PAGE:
In the late 19th century, silver mines put Leadville, Colo., on the map. Although the silver boom eventually went bust, another mineral — molybdenum — proved to be profitable for this mountain town southwest of Denver.
At one point, the nearby Climax mine produced close to 75 percent of the world's molybdenum, which is used as a hardening agent for steel in cars, as well as in computer chips and monitors. But the mine closed in the 1980s — a major blow to Leadville's economy. Recently, however, demand for molybdenum had increased in countries such as India and China.
Kirk Siegler of member station KUNC tells NPR's Steve Inskeep that the people of Leadville began to anticipate an economic resurgence that would come with the reopening of the Climax mine.
The editor of the Leadville Herald Democrat, Marcia Martinek, says expectations swelled. "We had a lot of construction workers in town last summer, and they were, you know, eating in our restaurants and staying in our hotels. ... So we had a real boost to the economy: Our sales tax was up, our lodging tax was up, which is great."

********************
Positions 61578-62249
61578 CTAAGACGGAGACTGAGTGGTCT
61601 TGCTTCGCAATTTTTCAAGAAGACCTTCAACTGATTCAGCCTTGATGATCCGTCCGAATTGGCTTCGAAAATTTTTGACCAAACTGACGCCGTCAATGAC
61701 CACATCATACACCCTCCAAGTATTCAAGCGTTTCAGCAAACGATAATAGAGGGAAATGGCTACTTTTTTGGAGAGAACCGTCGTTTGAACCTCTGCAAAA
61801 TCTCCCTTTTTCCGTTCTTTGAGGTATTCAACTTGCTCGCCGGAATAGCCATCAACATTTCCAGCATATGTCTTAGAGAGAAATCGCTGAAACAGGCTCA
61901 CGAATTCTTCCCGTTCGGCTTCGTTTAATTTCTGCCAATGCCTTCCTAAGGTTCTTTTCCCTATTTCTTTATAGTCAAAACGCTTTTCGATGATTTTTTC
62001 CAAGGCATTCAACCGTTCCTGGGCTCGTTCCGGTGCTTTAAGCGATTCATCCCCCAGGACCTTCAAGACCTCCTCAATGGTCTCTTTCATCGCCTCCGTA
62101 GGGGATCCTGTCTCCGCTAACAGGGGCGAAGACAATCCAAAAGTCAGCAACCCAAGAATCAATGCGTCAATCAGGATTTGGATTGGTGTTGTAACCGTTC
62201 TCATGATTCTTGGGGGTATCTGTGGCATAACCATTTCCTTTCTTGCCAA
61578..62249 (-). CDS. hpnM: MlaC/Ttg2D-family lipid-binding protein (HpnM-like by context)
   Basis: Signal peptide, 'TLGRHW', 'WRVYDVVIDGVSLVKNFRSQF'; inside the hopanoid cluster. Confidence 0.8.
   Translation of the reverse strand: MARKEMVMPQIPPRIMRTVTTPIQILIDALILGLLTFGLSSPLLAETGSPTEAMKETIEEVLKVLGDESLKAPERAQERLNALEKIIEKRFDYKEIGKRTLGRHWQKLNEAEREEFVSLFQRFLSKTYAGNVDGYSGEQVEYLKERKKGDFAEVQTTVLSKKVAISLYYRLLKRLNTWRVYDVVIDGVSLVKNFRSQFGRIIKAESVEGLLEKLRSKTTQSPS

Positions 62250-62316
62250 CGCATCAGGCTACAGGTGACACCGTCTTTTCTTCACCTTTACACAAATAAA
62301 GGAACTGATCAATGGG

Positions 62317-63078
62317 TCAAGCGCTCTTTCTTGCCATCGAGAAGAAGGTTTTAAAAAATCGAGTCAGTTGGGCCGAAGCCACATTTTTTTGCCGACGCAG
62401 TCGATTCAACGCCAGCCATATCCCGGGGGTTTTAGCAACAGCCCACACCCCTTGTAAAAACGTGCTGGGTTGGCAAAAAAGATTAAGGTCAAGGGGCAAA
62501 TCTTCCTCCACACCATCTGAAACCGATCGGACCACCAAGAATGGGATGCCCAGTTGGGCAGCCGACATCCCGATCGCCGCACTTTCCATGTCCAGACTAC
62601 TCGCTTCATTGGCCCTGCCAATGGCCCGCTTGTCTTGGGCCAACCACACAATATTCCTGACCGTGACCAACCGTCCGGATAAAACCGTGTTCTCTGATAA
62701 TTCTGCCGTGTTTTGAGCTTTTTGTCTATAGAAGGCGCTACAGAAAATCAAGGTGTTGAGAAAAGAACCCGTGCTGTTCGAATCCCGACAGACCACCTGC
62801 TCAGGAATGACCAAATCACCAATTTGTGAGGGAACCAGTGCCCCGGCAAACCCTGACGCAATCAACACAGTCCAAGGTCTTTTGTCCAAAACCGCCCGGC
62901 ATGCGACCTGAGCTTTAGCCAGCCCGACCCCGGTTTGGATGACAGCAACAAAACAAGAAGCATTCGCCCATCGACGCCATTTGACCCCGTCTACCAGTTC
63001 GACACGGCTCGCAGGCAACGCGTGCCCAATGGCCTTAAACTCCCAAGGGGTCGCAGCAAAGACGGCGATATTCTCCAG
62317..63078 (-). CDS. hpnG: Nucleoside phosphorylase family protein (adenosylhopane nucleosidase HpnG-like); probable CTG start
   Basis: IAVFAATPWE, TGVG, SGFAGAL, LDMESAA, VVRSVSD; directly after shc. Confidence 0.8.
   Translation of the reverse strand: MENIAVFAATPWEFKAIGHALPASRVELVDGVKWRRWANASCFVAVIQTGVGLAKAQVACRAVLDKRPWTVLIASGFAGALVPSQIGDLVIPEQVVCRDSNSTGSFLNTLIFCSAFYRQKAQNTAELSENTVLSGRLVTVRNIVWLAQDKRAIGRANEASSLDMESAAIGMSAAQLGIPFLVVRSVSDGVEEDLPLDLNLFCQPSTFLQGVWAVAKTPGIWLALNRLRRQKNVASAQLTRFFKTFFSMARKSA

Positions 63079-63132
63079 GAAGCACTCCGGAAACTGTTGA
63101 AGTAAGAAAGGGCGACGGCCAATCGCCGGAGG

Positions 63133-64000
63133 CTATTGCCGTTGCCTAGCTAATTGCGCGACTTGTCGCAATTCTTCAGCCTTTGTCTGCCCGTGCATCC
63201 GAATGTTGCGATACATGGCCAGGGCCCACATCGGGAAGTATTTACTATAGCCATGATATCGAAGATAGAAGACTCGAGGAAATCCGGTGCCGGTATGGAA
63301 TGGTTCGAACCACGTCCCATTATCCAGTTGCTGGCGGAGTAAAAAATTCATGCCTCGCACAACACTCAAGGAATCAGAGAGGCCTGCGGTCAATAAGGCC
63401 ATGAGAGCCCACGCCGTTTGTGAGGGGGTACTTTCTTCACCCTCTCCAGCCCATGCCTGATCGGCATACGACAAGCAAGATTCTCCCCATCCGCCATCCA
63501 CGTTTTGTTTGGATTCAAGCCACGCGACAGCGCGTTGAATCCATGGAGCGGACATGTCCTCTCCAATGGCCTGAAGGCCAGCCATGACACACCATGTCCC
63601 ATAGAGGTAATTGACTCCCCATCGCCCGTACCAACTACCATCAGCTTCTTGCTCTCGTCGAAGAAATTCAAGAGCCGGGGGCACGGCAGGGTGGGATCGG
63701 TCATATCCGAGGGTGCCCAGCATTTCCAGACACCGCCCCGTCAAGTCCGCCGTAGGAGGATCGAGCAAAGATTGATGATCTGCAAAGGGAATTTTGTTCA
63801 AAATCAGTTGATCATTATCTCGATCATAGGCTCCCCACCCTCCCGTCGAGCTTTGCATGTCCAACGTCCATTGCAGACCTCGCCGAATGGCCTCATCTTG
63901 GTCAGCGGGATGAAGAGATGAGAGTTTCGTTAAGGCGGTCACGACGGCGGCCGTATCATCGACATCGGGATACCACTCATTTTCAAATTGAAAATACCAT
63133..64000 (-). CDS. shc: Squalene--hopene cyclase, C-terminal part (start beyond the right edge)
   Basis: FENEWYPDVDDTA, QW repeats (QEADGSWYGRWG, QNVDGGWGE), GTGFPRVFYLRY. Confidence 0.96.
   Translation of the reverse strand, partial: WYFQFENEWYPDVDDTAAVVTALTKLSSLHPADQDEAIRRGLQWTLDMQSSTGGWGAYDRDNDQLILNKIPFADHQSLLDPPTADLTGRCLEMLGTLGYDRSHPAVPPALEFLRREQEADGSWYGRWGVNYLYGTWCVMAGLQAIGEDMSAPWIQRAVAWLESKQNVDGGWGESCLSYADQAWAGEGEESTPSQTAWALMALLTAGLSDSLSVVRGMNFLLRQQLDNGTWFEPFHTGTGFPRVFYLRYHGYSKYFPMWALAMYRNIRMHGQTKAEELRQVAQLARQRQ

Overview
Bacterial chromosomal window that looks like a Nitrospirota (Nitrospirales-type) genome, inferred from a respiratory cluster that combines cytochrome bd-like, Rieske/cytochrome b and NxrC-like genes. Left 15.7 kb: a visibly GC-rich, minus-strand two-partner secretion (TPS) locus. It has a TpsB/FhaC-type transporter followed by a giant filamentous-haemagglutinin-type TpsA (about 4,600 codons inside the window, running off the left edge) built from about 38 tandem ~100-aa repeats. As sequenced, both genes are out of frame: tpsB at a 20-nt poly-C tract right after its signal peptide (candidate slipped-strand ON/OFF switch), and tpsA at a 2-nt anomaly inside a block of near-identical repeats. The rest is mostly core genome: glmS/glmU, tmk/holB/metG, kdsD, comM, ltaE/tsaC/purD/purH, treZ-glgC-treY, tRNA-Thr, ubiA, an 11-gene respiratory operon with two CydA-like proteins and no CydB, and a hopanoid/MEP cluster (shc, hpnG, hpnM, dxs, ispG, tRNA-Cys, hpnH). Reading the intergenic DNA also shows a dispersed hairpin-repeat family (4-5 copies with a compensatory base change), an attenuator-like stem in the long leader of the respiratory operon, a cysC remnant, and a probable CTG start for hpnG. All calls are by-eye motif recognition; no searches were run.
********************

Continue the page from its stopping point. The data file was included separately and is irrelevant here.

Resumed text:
And then molybdenum prices plummeted as the crippling trickle-down effects of the global financial turmoil hit the mining industry.
Word came that the Climax mine would remain shuttered, and all of the contract employees who had been preparing for the mine's reopening lost their jobs. Another nearby molybdenum mine laid off about 30 percent of its work force. In fact, mines all over the region are facing similar problems.
For the roughly 2,800 citizens of Leadville, the sudden reversal of fortune has proved disappointing.
"I would have to say most of us say it sucks — just plain and simple, it sucks," says Rochelle Basher, who manages the Delaware Hotel. "It's something that we were looking forward to. It was going to bring in additional income, people in town were getting excited, and then it gets pulled out from under us."